Scams and Cryptocurrency – How They Work and What to Watch Out for

Cryptocurrency owners number hundreds of millions today, and estimates anticipate further rapid growth. Increasing numbers of people owning cryptocurrencies have led to an increase in scams.

Cryptocurrency scams are prevalent for several reasons. Several steps can be taken to prevent becoming a victim.


Scamming has Become Easy

A fundamental change in scamming is the ease with which scammers can reach millions or billions of people. With the internet and other technologies changing the rules of the game, cryptocurrencies stand out as the leading edge of cybercrime. Scammers profited from their popularity. Two brothers from South Africa, for instance, defrauded cryptocurrency investors of $3.6 billion in 2021.

So how do they do it? Cryptocurrency scams can be divided into two different types.


Fake Coins

One targets cryptocurrency investors, who tend to hold risky portfolios. They tend to be younger investors under 35 who earn high incomes and are employed in engineering, finance, or IT. Scammers create fake exchanges or coins for these types of frauds. “Squid Game”-themed cryptocurrency coin SQUID is one example. When the coin soared in price, its creators disappeared with the money.

One variation of this scam involves a process known as an initial coin offering, promising fast and large profit. But unlike the TV show, no coins are issued. Many coin offerings turn out to be fake. Due to the ever-evolving nature of these new coins, even educated investors can fall victim. As with all financial ventures, you have to research before buying cryptocurrency. Go to and learn everything you need to know to become an investor.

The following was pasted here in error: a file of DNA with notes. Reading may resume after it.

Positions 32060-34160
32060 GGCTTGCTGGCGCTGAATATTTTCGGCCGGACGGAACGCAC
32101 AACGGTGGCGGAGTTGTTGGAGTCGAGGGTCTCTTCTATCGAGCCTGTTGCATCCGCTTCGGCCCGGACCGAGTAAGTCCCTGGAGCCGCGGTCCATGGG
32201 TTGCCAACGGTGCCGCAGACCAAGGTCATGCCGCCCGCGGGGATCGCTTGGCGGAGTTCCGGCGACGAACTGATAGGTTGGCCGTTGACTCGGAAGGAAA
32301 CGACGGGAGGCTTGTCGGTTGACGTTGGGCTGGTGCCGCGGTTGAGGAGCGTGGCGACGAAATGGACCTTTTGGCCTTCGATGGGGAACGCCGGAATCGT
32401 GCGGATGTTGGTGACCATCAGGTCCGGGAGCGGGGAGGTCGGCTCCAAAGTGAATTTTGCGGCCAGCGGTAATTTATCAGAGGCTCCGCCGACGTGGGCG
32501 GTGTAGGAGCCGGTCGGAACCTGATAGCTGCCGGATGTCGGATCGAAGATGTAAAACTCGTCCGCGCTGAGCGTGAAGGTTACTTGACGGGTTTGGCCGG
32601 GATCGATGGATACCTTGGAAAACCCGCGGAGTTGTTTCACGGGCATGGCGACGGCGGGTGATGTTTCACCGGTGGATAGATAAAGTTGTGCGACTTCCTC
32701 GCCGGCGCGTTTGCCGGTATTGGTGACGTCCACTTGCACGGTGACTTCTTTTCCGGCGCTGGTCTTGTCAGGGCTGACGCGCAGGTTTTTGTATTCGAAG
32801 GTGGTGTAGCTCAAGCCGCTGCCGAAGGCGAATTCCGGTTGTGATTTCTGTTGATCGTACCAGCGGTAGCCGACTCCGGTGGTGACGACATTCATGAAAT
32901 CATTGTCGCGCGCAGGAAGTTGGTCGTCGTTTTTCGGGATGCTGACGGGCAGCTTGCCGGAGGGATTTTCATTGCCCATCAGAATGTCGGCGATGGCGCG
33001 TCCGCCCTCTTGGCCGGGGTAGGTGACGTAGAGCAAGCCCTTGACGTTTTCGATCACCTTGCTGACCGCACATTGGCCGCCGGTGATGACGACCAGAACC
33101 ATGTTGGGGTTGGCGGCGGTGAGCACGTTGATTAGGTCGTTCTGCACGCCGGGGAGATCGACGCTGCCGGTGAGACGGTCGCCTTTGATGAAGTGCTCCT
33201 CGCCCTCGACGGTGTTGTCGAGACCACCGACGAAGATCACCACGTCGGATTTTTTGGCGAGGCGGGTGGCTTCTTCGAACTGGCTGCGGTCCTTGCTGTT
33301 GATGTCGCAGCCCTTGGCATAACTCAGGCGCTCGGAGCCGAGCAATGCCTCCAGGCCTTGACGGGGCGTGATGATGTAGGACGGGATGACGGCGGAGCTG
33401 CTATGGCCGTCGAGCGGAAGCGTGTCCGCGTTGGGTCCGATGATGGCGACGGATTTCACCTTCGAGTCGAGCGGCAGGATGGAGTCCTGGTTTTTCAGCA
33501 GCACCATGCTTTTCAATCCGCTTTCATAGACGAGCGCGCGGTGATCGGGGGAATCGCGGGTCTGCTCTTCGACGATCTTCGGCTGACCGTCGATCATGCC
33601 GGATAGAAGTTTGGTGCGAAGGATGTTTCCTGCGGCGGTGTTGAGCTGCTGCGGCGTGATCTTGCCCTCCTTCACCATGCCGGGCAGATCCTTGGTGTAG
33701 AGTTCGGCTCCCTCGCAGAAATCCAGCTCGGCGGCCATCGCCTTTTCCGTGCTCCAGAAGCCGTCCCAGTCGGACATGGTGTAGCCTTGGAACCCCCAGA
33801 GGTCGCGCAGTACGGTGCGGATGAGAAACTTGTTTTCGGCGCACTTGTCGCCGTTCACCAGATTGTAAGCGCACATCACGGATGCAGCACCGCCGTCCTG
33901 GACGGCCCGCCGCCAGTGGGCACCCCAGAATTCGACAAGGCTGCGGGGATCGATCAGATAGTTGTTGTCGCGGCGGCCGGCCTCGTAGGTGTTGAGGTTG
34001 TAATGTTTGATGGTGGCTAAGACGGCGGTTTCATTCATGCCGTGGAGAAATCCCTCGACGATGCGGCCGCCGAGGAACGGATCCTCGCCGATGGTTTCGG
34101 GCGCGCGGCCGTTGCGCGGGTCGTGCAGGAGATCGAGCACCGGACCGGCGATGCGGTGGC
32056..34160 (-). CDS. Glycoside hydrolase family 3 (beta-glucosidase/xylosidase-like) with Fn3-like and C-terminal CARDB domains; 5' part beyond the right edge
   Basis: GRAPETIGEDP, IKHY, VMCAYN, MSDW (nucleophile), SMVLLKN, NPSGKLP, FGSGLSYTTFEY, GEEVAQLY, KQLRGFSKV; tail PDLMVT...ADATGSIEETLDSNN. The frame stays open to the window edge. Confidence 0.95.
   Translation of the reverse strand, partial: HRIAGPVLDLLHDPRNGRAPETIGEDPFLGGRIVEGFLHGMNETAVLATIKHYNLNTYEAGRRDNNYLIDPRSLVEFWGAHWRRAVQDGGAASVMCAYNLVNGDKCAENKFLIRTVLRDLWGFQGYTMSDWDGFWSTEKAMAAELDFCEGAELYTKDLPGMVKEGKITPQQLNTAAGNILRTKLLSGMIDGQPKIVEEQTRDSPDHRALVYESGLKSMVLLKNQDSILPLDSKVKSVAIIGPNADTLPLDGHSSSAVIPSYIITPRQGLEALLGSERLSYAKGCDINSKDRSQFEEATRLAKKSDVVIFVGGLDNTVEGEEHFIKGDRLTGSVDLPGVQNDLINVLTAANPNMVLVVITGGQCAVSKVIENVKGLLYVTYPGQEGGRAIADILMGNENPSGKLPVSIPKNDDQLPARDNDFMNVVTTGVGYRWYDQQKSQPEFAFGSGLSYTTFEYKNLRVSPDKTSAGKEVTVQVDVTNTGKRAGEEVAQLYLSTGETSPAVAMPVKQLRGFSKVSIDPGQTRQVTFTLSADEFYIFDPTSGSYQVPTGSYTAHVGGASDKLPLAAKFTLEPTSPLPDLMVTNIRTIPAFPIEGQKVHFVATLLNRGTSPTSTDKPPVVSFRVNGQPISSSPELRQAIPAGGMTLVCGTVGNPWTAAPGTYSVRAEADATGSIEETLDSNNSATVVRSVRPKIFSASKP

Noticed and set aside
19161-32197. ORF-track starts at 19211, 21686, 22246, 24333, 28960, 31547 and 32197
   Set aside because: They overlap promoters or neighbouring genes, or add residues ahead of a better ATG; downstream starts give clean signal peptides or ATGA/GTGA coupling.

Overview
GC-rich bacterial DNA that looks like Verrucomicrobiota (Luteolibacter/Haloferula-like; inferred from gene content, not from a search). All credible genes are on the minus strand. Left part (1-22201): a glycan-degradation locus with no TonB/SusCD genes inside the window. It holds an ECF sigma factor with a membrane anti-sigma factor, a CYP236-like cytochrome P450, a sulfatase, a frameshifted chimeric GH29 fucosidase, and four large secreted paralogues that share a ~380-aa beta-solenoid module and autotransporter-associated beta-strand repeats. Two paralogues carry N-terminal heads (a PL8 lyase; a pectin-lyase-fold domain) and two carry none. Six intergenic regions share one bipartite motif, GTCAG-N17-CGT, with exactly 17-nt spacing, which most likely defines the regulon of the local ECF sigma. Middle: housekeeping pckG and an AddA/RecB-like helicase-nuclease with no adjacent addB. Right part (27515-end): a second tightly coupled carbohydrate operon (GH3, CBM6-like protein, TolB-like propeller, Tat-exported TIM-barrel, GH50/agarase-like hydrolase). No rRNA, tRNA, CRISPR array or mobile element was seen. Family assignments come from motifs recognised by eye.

Deception and Blackmail

The second method used by scammers is simply using cryptocurrency as payment. This scam targets all ages and demographics. 

Ransomware cases, computer repair scams, romance scams, sextortion cases, Ponzi schemes, etc. To hide their identities and evade consequences, scammers take advantage of cryptocurrencies’ anonymity. 

Nearly 98% of ransomware cases demand Bitcoin as a payment method. The United Kingdom’s National Cyber Security Center reports that sextortion scams often ask for cryptocurrency payments. Cryptocurrency is increasingly used in romance scams targeting young adults. It should be a red flag if you are asked to transfer money over cryptocurrency. 


Anyone Can Fall Victim

Due to high levels of vulnerability in this group, more work has been done in the area of financial exploitation to study and educate elderly scam victims. Scam solicitation is particularly susceptible to those with certain traits, which include differences in education, risk-taking, cognitive ability, and self-control.

In addition to older adults, young adults are also vulnerable and becoming victims of crime. Due to the rarity of recouping funds lost to cryptocurrency scams, they are especially painful.